Reputation and Cooperation in Defense

David Hugh-Jones, Ro'i Zultan

Research output: Contribution to journalArticlepeer-review

18 Scopus citations


Surprisingly high levels of within-group cooperation are observed in conflict situations. Experiments confirm that external threats lead to higher cooperation. The psychological literature suggests proximate explanations in the form of group processes, but does not explain how these processes can evolve and persist. The authors provide an ultimate explanation, in which cooperation is a rational response to an external threat. In the model, groups vary in their willingness to help each other against external attackers. Attackers infer cooperativeness of groups from members' behavior under attack and may be deterred by a group that bands together against an initial attack. Then, even self-interested individuals may defend each other when threatened in order to deter future attacks. A group's reputation is a public good with a natural weakest-link structure. The model extends to cooperative and altruistic behavior in general.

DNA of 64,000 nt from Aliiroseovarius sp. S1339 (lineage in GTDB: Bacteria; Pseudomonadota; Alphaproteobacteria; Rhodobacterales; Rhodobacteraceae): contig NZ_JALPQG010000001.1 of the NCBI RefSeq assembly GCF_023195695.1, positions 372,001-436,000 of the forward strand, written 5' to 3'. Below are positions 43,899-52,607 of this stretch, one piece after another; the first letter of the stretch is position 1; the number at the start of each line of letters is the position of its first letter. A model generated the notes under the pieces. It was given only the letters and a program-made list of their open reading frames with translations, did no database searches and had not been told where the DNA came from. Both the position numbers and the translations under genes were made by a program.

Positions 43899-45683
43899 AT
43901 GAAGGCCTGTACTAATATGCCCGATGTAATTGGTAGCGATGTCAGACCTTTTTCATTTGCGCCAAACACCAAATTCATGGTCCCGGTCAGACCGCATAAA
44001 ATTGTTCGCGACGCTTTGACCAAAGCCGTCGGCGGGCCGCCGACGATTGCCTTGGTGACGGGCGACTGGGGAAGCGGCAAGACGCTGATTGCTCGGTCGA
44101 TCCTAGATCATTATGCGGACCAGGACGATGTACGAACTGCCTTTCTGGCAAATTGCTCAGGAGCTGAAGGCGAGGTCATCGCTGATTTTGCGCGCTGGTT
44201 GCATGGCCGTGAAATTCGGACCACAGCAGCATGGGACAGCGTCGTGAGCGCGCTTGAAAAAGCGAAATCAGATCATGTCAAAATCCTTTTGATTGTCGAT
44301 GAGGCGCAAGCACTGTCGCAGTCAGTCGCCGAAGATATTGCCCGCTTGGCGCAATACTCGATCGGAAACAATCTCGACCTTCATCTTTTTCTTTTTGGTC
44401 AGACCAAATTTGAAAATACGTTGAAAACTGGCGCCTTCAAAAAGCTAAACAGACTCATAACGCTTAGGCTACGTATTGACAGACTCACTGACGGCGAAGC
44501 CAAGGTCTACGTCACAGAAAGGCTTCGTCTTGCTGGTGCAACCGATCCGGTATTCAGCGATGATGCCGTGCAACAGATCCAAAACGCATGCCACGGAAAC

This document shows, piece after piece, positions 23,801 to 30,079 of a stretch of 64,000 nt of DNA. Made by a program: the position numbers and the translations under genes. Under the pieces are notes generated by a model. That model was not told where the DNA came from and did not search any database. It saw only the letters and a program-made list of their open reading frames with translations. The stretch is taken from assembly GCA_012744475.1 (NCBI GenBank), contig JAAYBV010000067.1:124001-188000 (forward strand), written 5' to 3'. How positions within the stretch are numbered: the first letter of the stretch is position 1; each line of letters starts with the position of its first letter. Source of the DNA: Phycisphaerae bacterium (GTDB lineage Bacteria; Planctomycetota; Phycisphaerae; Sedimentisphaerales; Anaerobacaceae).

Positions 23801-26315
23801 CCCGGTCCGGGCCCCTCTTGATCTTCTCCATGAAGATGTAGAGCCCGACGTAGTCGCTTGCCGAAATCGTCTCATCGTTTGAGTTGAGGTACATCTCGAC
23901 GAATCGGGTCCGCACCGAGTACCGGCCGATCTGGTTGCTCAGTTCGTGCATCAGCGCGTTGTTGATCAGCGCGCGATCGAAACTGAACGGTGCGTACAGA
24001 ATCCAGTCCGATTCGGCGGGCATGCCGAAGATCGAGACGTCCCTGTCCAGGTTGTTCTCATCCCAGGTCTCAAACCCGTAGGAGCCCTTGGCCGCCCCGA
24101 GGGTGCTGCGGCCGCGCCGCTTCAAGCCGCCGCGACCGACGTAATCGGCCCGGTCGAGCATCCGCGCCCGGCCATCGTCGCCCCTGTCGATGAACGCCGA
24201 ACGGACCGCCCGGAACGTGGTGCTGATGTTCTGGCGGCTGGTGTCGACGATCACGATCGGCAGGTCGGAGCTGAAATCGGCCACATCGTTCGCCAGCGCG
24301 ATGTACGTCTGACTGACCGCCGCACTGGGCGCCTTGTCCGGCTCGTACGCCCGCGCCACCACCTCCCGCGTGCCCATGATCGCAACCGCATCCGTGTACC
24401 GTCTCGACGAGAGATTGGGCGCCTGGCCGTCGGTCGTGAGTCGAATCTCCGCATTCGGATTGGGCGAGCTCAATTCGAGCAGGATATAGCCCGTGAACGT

Original languageEnglish
Pages (from-to)327-355
Number of pages29
JournalJournal of Conflict Resolution
Issue number2
StatePublished - 1 Apr 2013


  • collective reputation
  • conflict
  • cooperation
  • defense
  • signaling

ASJC Scopus subject areas

  • General Business, Management and Accounting
  • Sociology and Political Science
  • Political Science and International Relations


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